You might associate Joan Morgan with high-end clothing. But now she's looking forward to living off the land.
Joan Morgan was more than comfortable outfitting you in her shop's signature "wearable art" for decades.
But now she’s decamping from St. Armands Circle in the hope of living a simpler life.
Morgan, the proprietor of Dream Weaver, will close down her high-end fashion boutique within the next few weeks, ending an era that began in September 1989.
And she’s not opening another business. At least for now. She’s planning on living a quiet life on her Fruitville Road ranch and enjoying a life without a lot of obligations.
“I’m going back to the land,” she said. “I came from Massachusetts and had big gardens and dogs. Now I have 10 acres. Two miniature donkeys. Five cows. Fifteen chickens. One duck. I want to get up in the morning and have a cup of coffee and not have to rush anywhere.”
The plan shouldn't seem surprising; customers have become accustomed to nearly always having one of Morgan's dogs in the store throughout the years.
Morgan, who has seen the Circle and Sarasota grow and blossom around her, said that the COVID-19 pandemic presented circumstances difficult for a business owner to recover from.
She had already worked her business through the previous economic downturn.
Dream Weaver weathered a storm in the 2008 recession. Morgan’s second store, Planet, was forced to close down during the pandemic, and Dream Weaver is now following suit.
Morgan said she doesn’t know what to expect for the art couture movement, and she said she personally fears for some of the artists she has supported and nurtured throughout the years.
“It's tough in a way that you don't get rich,” she said. "It's a great business to be in because you have great customers and great designers and other store owners. It’s a lifestyle choice.”
Morgan, a former potter, said she turned to art couture after experiencing carpal tunnel syndrome. She opened a craft store in Martha’s Vineyard and then Dream Weaver, which first started in Massachusetts in 1986 before opening its St. Armands location. In both cases, she was in the right place at the right time.
Morgan said she began right at the beginning of the art-to-wear movement, and there were only about 20-25 stores nationwide carrying the kind of clothing that Dream Weaver specialized in.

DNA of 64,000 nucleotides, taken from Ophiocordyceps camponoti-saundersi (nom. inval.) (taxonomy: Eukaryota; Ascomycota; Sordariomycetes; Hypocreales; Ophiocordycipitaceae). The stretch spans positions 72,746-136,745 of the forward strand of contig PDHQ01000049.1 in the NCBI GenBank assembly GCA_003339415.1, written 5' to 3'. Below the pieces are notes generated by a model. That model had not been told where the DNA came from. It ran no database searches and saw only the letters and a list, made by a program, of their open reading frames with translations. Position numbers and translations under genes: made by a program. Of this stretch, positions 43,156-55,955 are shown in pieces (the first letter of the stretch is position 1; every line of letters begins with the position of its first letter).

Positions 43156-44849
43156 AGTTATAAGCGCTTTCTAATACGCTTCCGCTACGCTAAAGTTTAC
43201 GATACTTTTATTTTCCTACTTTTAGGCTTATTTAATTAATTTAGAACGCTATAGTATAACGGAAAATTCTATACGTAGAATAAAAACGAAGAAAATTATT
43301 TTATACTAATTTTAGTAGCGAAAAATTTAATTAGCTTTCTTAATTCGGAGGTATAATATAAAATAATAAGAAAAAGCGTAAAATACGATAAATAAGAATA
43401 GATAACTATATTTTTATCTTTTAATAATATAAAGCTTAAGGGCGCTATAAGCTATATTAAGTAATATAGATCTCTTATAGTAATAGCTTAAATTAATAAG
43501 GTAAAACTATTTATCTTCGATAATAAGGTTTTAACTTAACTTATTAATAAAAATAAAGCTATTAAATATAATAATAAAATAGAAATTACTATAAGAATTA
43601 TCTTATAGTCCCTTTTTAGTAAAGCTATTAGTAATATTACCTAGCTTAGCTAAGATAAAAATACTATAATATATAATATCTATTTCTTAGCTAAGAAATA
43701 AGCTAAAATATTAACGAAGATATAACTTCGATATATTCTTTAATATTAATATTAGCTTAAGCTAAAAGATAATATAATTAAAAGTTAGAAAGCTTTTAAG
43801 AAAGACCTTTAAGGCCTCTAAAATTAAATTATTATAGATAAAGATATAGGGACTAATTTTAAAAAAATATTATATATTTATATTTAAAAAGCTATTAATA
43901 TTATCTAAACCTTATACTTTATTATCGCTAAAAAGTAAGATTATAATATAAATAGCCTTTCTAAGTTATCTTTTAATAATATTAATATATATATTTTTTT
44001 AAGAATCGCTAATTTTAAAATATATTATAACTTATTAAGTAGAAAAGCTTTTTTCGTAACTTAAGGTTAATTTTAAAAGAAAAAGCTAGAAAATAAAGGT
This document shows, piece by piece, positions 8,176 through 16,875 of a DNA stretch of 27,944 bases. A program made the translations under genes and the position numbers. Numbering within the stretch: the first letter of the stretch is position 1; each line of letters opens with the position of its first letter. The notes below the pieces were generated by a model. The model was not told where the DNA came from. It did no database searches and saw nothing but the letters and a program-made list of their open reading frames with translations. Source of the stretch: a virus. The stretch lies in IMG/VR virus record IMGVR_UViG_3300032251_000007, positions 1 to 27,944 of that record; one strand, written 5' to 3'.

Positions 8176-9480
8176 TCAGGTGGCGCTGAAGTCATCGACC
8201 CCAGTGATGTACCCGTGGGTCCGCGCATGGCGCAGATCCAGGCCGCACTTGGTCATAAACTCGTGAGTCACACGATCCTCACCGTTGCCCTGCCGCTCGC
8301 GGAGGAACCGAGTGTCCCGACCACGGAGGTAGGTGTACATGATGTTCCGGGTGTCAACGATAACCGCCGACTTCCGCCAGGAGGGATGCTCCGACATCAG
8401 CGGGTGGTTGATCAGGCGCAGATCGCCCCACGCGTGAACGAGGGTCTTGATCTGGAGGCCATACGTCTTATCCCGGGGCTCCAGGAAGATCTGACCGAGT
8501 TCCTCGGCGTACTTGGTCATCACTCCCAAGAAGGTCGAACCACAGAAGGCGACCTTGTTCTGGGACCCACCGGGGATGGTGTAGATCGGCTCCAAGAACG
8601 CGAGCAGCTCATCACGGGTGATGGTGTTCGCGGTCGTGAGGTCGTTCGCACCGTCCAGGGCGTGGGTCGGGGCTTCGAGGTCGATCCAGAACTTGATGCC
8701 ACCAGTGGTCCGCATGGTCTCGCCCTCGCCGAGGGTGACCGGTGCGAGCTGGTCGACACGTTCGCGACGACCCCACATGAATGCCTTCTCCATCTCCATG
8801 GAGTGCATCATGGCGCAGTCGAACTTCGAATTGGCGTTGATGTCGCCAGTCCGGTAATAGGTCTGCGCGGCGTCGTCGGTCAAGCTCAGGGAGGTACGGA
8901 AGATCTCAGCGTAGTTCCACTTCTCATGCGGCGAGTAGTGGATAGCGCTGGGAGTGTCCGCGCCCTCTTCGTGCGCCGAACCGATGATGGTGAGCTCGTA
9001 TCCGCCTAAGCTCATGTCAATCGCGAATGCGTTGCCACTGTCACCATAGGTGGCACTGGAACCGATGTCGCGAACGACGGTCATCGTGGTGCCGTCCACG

Now, decades later, she has 3,000 people on her customer email list and 1,700 subscribers to see her video emails that go out twice weekly. Morgan said her customers have given her emotional support, but they’ve also implored her to stay in business.
“A couple people have approached me to get into something else. Combining art-to-wear clothing with other products,” she said. “We might find a location downtown and partner with somebody else. You never know.
"But I need time off. I have never had any time off, other than a week or two here or there. I’ve worked since I was 15. It’s time to take some time off.”
Morgan said she will miss her customers and her designers, and she noted that her staff is more like family. Some Dream Weaver employees, in fact, have worked with her for decades.
The original plan, she said, was to close down at the end of July. But she’s done as much business in the past 10 days as she would normally do in two months. Dream Weaver is running out of merchandise, which might mean that it closes its doors by the end of June.
In her nearly 33 years in business on the Circle, Morgan has witnessed a lot of change in the area. Morgan said that there used to be a lot more high-end stores around her, and now she said the area is becoming a little more “beachy.”
“More T-shirts and ice cream. The big stores are gone,” she said of the St. Armands Circle shopping experience. “The rents are so high. You really have to sell a lot of things or have a major markup. And we don’t have a major markup. So we needed to sell a lot.”
Morgan said she doesn’t know what will come next at her location. Dream Weaver was preceded by a short-lived swimsuit store, and it persisted for decades.
"I have a lot of customers that all they have in their closet is Dream Weaver stuff," she said. "They are the ones that are freaking out."
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